Climate change is hitting home -- in the food pantry, this time here in Sacramento. Meanwhile, in Kansas, researchers there are attempting to reverse what they consider to be a critical mistake our ancestors made some 10,000 years ago - the planting of annual crops instead of perennials. They want to replace standard wheat with wheatgrass. See, "New Wheat Crop in the Works - WTVY." But here in Sacramento and Davis, a new field study, "Nitrate assimilation is inhibited by elevated CO2 in field-grown wheat," of wheat demonstrates how the nutritional quality of food crops can be diminished when elevated levels of atmospheric carbon dioxide interfere with a plant's ability to process nitrate into proteins. Findings from this wheat field-test study, led by a University of California - Davis plant scientist is published online since April 6, 2014, in the journal Nature Climate Change.
Food quality researchers from the University of California, Davis, say this new field study shows why food quality will suffer with rising CO2 levels. For the first time, a field test has demonstrated that elevated levels of carbon dioxide inhibit plants' assimilation of nitrate into proteins, indicating that the nutritional quality of food crops is at risk as climate change intensifies.
"Food quality is declining under the rising levels of atmospheric carbon dioxide that we are experiencing," said lead author Arnold Bloom, a professor in the Department of Plant Sciences, according to the April 6, 2014 news release, Field study shows why food quality will suffer with rising CO2. "Several explanations for this decline have been put forward, but this is the first study to demonstrate that elevated carbon dioxide inhibits the conversion of nitrate into protein in a field-grown crop," he said in the news release.
The assimilation, or processing, of nitrogen plays a key role in the plant's growth and productivity
In food crops, it is especially important because plants use nitrogen to produce the proteins that are vital for human nutrition. Wheat, in particular, provides nearly one-fourth of all protein in the global human diet.
Many previous laboratory studies had demonstrated that elevated levels of atmospheric carbon dioxide inhibited nitrate assimilation in the leaves of grain and non-legume plants. However there had been no verification of this relationship in field-grown plants.
Wheat field study
To observe the response of wheat to different levels of atmospheric carbon dioxide, the researchers examined samples of wheat that had been grown in 1996 and 1997 in the Maricopa Agricultural Center near Phoenix, Ariz.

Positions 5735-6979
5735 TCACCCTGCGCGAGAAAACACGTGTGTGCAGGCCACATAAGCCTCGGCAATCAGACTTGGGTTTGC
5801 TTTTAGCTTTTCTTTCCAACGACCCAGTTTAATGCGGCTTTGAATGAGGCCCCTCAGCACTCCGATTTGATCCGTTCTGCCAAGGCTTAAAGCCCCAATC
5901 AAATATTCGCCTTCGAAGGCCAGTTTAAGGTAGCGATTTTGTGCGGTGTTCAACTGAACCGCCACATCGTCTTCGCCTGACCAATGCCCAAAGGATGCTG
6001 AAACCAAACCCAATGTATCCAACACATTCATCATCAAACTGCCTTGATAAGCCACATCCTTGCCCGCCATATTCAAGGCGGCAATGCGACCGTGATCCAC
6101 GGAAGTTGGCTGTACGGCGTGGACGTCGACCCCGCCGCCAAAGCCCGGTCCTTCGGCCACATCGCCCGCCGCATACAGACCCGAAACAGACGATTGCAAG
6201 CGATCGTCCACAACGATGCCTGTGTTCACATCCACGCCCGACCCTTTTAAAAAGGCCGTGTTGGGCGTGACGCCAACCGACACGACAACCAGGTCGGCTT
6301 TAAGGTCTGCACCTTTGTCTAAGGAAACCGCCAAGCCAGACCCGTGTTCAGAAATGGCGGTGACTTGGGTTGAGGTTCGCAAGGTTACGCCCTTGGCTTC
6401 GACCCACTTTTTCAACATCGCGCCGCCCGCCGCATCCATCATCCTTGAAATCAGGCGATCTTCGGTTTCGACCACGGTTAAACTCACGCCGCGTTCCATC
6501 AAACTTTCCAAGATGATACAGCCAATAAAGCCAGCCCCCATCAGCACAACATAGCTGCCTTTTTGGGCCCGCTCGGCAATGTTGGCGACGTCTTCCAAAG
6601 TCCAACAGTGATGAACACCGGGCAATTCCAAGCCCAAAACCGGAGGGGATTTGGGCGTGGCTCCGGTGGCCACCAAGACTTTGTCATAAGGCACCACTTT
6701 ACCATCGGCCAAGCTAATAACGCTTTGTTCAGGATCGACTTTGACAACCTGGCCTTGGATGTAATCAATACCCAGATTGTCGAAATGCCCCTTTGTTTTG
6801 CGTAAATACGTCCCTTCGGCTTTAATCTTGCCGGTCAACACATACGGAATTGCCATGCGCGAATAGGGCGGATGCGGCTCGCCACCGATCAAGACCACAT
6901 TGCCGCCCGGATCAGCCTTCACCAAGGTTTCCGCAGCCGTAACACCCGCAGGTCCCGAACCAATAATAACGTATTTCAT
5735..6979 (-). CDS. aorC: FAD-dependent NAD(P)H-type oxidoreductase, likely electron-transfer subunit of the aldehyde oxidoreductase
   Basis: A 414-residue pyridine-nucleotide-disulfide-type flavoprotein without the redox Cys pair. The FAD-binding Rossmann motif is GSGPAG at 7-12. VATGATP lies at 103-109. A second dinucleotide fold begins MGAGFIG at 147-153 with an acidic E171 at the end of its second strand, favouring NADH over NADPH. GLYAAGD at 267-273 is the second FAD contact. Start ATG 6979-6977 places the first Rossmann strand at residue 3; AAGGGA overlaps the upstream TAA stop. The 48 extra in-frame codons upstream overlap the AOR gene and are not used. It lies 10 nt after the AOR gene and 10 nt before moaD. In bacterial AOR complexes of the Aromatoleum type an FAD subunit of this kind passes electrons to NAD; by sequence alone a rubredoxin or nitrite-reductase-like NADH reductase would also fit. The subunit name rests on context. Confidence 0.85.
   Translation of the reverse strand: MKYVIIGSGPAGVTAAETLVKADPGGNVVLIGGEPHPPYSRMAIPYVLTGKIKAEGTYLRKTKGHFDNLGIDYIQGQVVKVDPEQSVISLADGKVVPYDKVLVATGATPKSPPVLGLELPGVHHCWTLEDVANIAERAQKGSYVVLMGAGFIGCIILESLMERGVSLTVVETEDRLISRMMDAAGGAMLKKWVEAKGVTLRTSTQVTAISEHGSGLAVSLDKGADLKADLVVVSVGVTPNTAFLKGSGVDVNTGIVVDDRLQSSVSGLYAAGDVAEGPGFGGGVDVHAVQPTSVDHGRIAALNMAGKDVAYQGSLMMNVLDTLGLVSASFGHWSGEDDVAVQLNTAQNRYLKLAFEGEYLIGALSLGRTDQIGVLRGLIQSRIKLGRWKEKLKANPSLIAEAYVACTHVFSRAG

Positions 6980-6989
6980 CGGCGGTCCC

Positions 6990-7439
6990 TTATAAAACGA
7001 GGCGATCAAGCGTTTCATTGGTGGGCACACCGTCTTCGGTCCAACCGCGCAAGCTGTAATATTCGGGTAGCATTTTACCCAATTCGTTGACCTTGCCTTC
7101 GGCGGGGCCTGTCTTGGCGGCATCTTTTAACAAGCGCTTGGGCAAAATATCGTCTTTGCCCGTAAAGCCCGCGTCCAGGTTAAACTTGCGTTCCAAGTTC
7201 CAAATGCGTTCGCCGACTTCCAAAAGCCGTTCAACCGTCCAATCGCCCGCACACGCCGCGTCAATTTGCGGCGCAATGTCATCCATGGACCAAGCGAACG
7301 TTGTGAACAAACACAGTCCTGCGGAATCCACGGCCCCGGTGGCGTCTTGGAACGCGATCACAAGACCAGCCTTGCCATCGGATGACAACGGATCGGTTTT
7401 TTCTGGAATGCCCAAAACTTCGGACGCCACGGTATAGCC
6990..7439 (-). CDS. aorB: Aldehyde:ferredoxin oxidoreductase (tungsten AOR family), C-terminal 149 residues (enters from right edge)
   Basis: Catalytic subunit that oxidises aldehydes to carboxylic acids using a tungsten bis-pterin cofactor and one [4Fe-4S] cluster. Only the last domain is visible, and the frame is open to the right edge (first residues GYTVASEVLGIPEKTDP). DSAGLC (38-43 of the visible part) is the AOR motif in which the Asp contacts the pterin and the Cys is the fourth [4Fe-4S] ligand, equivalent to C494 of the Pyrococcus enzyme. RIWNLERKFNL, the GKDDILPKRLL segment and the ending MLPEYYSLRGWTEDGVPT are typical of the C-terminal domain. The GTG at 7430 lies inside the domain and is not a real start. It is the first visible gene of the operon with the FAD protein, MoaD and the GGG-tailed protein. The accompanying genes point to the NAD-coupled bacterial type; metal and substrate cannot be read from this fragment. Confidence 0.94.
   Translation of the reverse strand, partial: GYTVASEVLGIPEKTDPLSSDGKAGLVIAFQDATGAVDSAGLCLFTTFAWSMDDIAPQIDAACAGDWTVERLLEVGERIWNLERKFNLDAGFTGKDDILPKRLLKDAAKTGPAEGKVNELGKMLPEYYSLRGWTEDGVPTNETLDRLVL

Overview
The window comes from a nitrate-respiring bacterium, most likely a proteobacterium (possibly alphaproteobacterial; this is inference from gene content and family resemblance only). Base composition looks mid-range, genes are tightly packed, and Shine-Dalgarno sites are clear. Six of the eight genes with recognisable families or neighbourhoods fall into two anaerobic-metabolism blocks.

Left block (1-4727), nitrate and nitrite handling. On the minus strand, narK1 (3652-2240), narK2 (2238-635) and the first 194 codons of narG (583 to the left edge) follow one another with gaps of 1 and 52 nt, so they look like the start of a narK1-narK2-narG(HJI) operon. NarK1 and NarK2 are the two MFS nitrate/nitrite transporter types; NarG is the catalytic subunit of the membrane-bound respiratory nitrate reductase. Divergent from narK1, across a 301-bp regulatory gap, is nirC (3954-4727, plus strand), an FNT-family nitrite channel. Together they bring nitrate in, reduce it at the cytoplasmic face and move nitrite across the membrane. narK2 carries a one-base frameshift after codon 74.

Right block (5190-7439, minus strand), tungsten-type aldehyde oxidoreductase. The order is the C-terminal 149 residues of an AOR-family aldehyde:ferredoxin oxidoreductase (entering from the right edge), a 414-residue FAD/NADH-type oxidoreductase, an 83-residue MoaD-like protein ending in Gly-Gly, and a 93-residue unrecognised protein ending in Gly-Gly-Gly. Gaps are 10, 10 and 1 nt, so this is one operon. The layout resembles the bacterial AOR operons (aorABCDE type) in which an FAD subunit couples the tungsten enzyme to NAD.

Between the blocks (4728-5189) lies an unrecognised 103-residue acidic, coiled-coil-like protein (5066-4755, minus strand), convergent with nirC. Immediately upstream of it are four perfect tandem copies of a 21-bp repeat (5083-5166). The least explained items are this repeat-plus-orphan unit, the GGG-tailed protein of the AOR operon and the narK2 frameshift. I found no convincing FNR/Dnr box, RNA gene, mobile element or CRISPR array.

At that time, carbon dioxide-enriched air was released in the fields, creating an elevated level of atmospheric carbon at the test plots, similar to what is now expected to be present in the next few decades. Control plantings of wheat were also grown in the ambient, untreated level of carbon dioxide.
Leaf material harvested from the various wheat tests plots was immediately placed on ice, and then was oven dried and stored in vacuum-sealed containers to minimize changes over time in various nitrogen compounds
A fast-forward through more than a decade found Bloom and the current research team able to conduct chemical analyses that were not available at the time the experimental wheat plants were harvested.
In the recent study, the researchers documented that three different measures of nitrate assimilation affirmed that the elevated level of atmospheric carbon dioxide had inhibited nitrate assimilation into protein in the field-grown wheat.
"These field results are consistent with findings from previous laboratory studies, which showed that there are several physiological mechanisms responsible for carbon dioxide's inhibition of nitrate assimilation in leaves," Bloom said, according to the news release.
3 percent protein decline expected
Bloom noted that other studies also have shown that protein concentrations in the grain of wheat, rice and barley — as well as in potato tubers — decline, on average, by approximately 8 percent under elevated levels of atmospheric carbon dioxide. "When this decline is factored into the respective portion of dietary protein that humans derive from these various crops, it becomes clear that the overall amount of protein available for human consumption may drop by about 3 percent as atmospheric carbon dioxide reaches the levels anticipated to occur during the next few decades," Bloom said, according to the news release.
While heavy nitrogen fertilization could partially compensate for this decline in food quality, it would also have negative consequences including higher costs, more nitrate leaching into groundwater and increased emissions of the greenhouse gas nitrous oxide, he explained. What do you think is happening to the quality of wheat? Now, that's a topic to explore regarding various possible causes of the decline in food quality as revealed in recent research studies. Comparing the data is a valuable research topic in itself.
In addition to Bloom, the research team on this study included Martin Burger, currently in UC Davis' Department of Land, Air and Water Resources; and Bruce A. Kimball and Paul J. Pinter, both of the U.S. Department of Agriculture's U.S. Arid-Land Agricultural Research Center in Maricopa, Arizona. Funding for the study was provided by the National Science Foundation and the National Research Initiative competitive grants program of the U.S. Department of Agriculture's National Institute of Food and Agriculture.